« Reply #7 on: August 08, 2019, 09:00:17 PM »
THE BUDDHA DID NOT TEACH FATALISM
“Contrary to popular belief, the Buddha did not teach fatalism. In fact, he was extremely critical of fatalism—the belief that your experiences are already determined from causes in the past—because fatalism denies that your present actions can make a difference. In one of his discourses, he notes that fatalism leaves you without protection, for it allows no foundation for even the idea of what should and shouldn’t be done. If everything is predetermined, there’s no way of saying that one action is good and another bad. Everything is just the way it has to be.
The Buddha’s teaching on karma, however, focuses on the fact that while your experiences are influenced to some extent by actions from the past, the way you experience those influences depends on what you do with them in the present. In fact, without the karma of your present actions, you wouldn’t experience anything at all.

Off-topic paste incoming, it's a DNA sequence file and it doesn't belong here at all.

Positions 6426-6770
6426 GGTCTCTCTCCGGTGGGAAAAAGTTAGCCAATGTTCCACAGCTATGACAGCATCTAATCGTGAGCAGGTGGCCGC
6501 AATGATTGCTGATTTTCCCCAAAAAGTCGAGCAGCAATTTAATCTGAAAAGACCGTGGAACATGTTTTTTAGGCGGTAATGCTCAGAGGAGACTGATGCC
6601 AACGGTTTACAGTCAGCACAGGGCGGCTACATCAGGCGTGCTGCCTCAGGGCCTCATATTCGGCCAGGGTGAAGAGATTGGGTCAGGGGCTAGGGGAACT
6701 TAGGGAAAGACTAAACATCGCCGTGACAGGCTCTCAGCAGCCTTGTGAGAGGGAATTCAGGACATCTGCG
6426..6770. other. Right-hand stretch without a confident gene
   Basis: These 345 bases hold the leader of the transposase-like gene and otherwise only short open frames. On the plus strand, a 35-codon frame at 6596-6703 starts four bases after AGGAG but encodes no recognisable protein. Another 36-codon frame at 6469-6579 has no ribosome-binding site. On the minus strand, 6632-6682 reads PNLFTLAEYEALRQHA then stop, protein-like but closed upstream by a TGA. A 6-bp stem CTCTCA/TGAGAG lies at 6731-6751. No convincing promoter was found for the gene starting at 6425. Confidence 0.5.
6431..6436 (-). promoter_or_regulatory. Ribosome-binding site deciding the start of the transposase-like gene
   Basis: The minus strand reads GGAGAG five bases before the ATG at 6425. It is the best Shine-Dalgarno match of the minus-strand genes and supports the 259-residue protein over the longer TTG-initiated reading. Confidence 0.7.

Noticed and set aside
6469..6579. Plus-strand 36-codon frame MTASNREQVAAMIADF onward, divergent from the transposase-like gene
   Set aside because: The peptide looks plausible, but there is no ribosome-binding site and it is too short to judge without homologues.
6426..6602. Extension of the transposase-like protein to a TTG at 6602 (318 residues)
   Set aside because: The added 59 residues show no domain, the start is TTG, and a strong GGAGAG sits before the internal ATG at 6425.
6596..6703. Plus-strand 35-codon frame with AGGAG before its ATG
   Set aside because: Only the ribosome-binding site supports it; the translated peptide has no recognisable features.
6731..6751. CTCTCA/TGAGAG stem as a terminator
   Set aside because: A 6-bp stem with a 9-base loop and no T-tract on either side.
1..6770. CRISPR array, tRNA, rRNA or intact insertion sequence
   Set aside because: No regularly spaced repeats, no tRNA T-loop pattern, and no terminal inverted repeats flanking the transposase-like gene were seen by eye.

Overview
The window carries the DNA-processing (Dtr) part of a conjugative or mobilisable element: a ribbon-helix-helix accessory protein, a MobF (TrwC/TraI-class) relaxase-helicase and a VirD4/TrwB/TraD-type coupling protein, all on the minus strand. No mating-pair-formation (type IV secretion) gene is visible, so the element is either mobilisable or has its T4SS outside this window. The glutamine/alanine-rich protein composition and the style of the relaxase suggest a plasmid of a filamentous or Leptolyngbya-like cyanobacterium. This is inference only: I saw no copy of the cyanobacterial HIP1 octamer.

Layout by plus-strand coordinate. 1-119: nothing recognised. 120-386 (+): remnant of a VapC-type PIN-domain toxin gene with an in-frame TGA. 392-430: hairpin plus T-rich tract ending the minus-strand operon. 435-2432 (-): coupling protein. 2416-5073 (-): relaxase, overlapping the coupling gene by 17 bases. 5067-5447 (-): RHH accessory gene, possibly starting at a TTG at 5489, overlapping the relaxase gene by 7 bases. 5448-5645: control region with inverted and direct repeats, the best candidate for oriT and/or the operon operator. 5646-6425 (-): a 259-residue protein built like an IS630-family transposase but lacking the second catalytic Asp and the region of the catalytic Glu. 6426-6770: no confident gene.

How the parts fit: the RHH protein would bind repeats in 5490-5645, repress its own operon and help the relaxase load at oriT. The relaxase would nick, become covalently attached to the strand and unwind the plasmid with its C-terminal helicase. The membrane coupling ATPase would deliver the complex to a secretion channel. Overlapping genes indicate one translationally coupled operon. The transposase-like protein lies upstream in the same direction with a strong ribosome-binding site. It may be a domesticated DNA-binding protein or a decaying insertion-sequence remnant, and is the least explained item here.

So the Buddha’s teaching on karma is one of the ways in which the Dhamma offers external protection: It emphasizes the importance of your present actions—providing for the possibility of 'should be done' and 'shouldn’t be done'—at the same time offering clear guidelines for figuring out, in any situation, where the shoulds and shouldn’ts lie. This is one of the ways in which the Buddha’s Dhamma offers external protection in all directions. It gives you tools to discern, regardless of time or place, which actions always lead to long-term suffering, which ones always lead to long-term happiness, and then lets you decide for yourself which path you want to follow...”
???
Thanissaro Bhikkhu
Excerpt from “Beyond All Directions”